ramblings in between

the art + life of sharon samples

Bad Art Is Good Art: Always Room for Improvement

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Reposted from tumblr.

This idea was originated by ivorylungs.

The purpose of this meme is to encourage younger artists to continue to improve. But it can also work for older folks like me. ;)

To be honest, I never thought about giving up on art. Doing art was something that was just a part of my life, and my parents encouraged my talent, never discouraged it. But it wasn’t until I got to my junior year of high school, when I was considering what career path to pursue in college, that I had to make the decision on whether or not to pursue art as an actual profession.

So drawing has never really been a chore for me. However, as I progressed in developing my artistic talent, there were many moments of frustration, of things not turning out exactly as I pictured, and that’s still something with which a struggle to this day.

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August 1996—Spring 1997: I was about 14 years old when I got “serious” about my art. The piece on the right is something I drew of my characters Adriana and Amber, referencing the poses from catalogs. Sometime between then and the next year, I discovered art on the internet and I began reading comic books. This led to me to learn how to stylize my art.

After high school, I went to college, earned a BFA in Graphic Design with a minor in Photography. I had to take a butt-load of art and art history classes. I didn’t take any illustration classes, but I did take figure drawing (LOVED IT) and perceptual drawing classes.

So, if when people ask me if I have formal art training, the answer is “yes,” but I was drawing long before that. Drawing is a talent, but it’s also a skill that needs to be developed and cultivated. The only way to get better at it is to do it.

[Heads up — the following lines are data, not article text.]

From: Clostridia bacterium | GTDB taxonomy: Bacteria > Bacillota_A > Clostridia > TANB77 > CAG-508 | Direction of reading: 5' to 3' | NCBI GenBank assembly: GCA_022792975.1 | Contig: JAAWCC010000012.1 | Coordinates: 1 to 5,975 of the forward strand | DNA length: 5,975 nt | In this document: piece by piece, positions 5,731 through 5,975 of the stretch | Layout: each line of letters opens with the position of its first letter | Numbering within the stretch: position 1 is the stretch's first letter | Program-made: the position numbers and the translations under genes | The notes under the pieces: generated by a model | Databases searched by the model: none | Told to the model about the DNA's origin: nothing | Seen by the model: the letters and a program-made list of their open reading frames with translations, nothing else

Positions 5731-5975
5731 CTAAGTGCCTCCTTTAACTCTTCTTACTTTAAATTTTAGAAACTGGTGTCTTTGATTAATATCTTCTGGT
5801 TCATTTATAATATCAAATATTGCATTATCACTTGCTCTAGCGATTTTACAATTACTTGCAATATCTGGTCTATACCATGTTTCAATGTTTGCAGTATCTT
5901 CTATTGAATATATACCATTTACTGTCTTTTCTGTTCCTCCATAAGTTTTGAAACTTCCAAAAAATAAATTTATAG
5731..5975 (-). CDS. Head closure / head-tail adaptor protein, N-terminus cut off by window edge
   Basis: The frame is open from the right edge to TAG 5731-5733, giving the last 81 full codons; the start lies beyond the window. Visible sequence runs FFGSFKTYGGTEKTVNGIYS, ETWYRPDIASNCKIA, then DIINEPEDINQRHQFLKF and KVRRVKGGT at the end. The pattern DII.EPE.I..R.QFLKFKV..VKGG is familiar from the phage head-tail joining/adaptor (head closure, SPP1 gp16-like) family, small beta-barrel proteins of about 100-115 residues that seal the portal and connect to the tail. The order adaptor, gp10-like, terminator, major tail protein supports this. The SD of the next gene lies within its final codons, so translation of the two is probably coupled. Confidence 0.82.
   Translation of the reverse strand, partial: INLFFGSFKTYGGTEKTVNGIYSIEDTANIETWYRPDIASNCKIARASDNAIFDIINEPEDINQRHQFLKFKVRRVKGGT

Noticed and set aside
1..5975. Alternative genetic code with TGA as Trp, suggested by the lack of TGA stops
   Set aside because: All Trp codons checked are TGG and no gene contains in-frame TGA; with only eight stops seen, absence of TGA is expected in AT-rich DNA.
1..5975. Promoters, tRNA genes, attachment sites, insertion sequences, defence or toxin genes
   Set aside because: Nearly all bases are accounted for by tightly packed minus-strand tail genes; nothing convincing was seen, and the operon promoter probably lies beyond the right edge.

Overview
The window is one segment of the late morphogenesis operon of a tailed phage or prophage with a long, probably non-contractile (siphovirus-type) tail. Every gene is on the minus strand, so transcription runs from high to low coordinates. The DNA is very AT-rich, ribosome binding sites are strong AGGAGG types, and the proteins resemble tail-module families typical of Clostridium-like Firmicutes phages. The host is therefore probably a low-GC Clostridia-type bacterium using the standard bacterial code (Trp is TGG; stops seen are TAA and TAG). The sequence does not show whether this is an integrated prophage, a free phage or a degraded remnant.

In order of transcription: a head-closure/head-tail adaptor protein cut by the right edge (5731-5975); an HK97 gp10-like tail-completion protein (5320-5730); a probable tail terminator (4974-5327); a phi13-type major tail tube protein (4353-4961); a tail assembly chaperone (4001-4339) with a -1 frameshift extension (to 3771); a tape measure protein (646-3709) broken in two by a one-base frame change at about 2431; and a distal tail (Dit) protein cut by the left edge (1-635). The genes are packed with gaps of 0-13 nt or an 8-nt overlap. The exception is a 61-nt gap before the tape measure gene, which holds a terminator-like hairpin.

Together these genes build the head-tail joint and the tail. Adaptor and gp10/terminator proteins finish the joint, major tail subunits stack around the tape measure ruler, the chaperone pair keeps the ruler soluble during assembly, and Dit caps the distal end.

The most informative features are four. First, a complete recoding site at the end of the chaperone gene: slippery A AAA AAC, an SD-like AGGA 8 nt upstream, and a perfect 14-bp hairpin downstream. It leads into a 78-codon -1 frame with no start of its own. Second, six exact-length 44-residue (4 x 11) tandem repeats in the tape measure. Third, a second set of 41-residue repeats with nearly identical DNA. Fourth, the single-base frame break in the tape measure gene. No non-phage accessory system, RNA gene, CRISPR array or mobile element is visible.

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April 2008—January 2013: I started doing fan art around late 2007. The drawing on the right is the first drawing I can remember doing of people kissing. I was really happy with how it came out. My style was continuing to evolve as I was learning how to draw characters based on real actors. There’s a specificity to the features that’s a challenge to execute just right in order to get the right likeness of the character. And that’s the main reason I continue to do fan art.

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February 2013—December 2013: Now, I recently did a drawing of an Olicity forehead kiss. I found another similar piece of my OC’s Tony and Neera (I so need to do a current version of them), dated February 2006. I was really proud of the first drawing at the time, but it was still lacking something. The most successful thing was my linework and the hair texture, but everything else is…lacking.

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December 2012—October 2013: These two pieces were done a mere 10 months apart. The one on the right is my first drawing of William Darcy and Lizzie Bennet from The Lizzie Bennet Diaries. The drawing on the right is the most recent illustration of the characters.

I’m cringing as I think how wonky everything looks in the first drawing. At the same time, after drawing them a dozen or so more times, produced the last one, which is probably one of the best pieces of fan art I’ve done. Period.

So, if you do a bit of math, I’m…not that young. There are times when I would wonder if I had reached the pinnacle of my craft, but then I discover some new technique or see the art of my peers, and it makes me want to try something new. Keep drawing and creating. As long as you have that desire to push yourself, you will make great things.

One more thing I want to stress is that if don’t know how to draw everything from memory. I rely heavily on references for that very purpose. If you don’t know how to draw a kiss, or how someone’s hand looks doing the thing, find a picture of something approximate so you can get it right. My go-to resources areGetty Images and deviantART. Other times I will either take screencaps from movies or find them online.

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